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"The time is fulfilled, and the kingdom of God has come near; repent, and believe in the good news." -- Mark 1:15
It's a humble journey, the one we begin today. This first Sunday in Lent. It's oh, so humble, so modest, so unassuming, and it begins so unremarkably, unlike other journeys in our lives, journeys that start off with the hurrah of loaded suitcases, satchels filled with degrees or wedding licenses or retirement gifts, and people waving at us as the car speeds up.
But it's a humble, humble journey we begin today. This Jesus-journey humble? Really? The scripture just read seems pretty sensational. It starts, after all, with a baptism featuring an other-worldly voice. And then there's the trek through the wilderness littered by Satan and wild beasts, then "cleaned up" by angels.
And if that's not enough, the passage ends with a powerful message booming out from the Super Hero Jesus, who strides into Galilee to change the world.
Oh, no! It's a humble journey we begin. The gospel writer Mark's terse account of these awesome things isn't spectacular. No, his telling of the beginning of Jesus' ministry is remarkably understated, unlike the gorgeous paintings and silver screen renderings-and with which we've grown up-not to mention Matthew's account and Luke's.
Take the baptism, for example. Jesus, dripping wet from the nondescript River Jordan, a river that at this point is hardly big enough for a good dunking. Jesus sees the heavens torn apart when he gasps up from under the water, and watches the Spirit soaring intently into his life, like the gold finches that zoom hungrily to the bag of thistles that hangs from the bush outside our kitchen window.
Jesus hears the voice that reverberates in his ears and heart, a voice that sounds like love-talk from a parent after the recital or the game or at the bedside in the evening of a very normal day:
"You are my Son, the Beloved, with you I am well pleased."
Jesus sees and hears, but we folks, waiting our turn on the shore for baptism, we're absorbed in conversations with our neighbors or in messages we're punching out on our blackberries.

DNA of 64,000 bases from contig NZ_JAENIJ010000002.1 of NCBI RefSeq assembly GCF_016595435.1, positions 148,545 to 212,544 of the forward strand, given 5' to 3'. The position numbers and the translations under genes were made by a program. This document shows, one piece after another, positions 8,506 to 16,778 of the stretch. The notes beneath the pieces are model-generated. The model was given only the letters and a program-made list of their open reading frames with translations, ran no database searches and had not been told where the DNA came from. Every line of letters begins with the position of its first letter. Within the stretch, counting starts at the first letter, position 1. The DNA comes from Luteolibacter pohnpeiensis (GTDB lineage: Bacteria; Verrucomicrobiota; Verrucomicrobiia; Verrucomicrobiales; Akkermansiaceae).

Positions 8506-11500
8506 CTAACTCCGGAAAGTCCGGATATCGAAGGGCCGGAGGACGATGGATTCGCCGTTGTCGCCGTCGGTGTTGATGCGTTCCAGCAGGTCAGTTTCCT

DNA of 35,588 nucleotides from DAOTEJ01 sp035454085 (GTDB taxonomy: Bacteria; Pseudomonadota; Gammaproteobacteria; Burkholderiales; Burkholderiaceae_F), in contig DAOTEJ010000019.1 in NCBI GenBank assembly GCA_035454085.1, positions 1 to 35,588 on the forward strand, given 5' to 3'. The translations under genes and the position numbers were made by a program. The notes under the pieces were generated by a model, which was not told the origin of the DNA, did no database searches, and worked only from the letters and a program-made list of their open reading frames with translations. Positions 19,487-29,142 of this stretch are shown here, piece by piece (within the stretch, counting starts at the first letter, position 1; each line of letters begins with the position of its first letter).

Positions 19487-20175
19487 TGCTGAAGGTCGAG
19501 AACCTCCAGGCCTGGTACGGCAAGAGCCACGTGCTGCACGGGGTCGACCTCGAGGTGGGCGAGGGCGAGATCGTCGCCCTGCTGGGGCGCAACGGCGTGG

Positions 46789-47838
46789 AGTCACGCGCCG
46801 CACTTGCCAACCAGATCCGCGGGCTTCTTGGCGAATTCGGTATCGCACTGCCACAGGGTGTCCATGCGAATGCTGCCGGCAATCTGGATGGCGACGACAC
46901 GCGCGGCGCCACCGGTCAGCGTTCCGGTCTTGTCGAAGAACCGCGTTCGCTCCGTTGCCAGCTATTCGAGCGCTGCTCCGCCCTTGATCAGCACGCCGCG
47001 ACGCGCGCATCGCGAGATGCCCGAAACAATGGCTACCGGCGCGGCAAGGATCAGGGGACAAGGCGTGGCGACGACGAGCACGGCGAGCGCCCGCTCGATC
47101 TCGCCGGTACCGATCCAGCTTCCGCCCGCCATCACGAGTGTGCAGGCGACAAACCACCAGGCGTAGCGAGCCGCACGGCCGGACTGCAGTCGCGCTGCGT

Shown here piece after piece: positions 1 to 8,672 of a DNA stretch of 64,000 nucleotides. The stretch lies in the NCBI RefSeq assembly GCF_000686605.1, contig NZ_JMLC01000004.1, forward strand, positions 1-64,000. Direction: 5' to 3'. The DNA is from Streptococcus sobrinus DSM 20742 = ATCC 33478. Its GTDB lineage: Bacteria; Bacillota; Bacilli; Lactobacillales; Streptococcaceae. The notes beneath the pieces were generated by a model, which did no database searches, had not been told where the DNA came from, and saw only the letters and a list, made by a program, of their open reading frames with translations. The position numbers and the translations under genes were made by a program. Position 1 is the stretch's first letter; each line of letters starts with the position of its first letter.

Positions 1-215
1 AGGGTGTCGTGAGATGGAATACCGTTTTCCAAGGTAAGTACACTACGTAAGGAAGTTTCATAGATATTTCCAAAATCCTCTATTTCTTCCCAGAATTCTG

We don't notice anything unusual going on. It's pretty quiet where we are, even though Jesus' ears are ringing and his senses smarting. How about the wilderness wandering? That's pretty dramatic, isn't it? No arguments with Satan are scripted for us by Mark.
No details are given about the hungers for food or power-hungers that make our mouths water and stomachs growl. Nope. Mark's account isn't like that. Not at all. Just, "He was in the wilderness forty days, tempted by Satan, and he was with the wild beasts; and the angels waited on him."
His booming voice, changing the world as he strode into Galilee? How we wish it were so!
His words of life-changing importance were no doubt called out into a world noisy with the slapping of fish nets and the lively bartering of the market place and the hum of everyday discourse. No doubt Jesus' voice had to compete with those everyday distractions as well as with the strident voices of other prophets shouting doom to the Roman oppressors.
It's a humble journey, a humble journey with Jesus that we begin in Mark's Gospel today, this First Sunday in Lent. It's a quiet, unassuming, modest journey.
At the same time it's an amazing, remarkable, life-changing journey for us Jesus people, for us Easter people, because we peek out of an empty tomb to watch it begin, and we know that this journey is filled with God's voice ringing in our ears and hearts, Satan's temptations and wild beasts lurking in the shadows of our lives, angels when we need them, and our unashamed witness about how we follow Jesus.
Our journey is like Jesus' journey. It's both humble and obedient to the point of death, as well as it is glorious and world-changing.
It begins with an undignified smudge of ash on our foreheads, foreheads that were splashed with baptismal waters years earlier and a voice: "Child of God, you are sealed by the Holy Spirit, and marked with the cross of Christ forever." "Remember that you are dust, and to dust you shall return."
Our travels are marked by a trail of muddy footprints as we make our way through a wilderness littered by the beastly issues of home and school and office, stress and sickness and sadness, confusion and chaos and violence.
Wet tissues and drafts of thank-you notes mark the oases where angels-messengers from God-have shown up, just when we needed them, Jan, with a voice-mail message of unconditional love.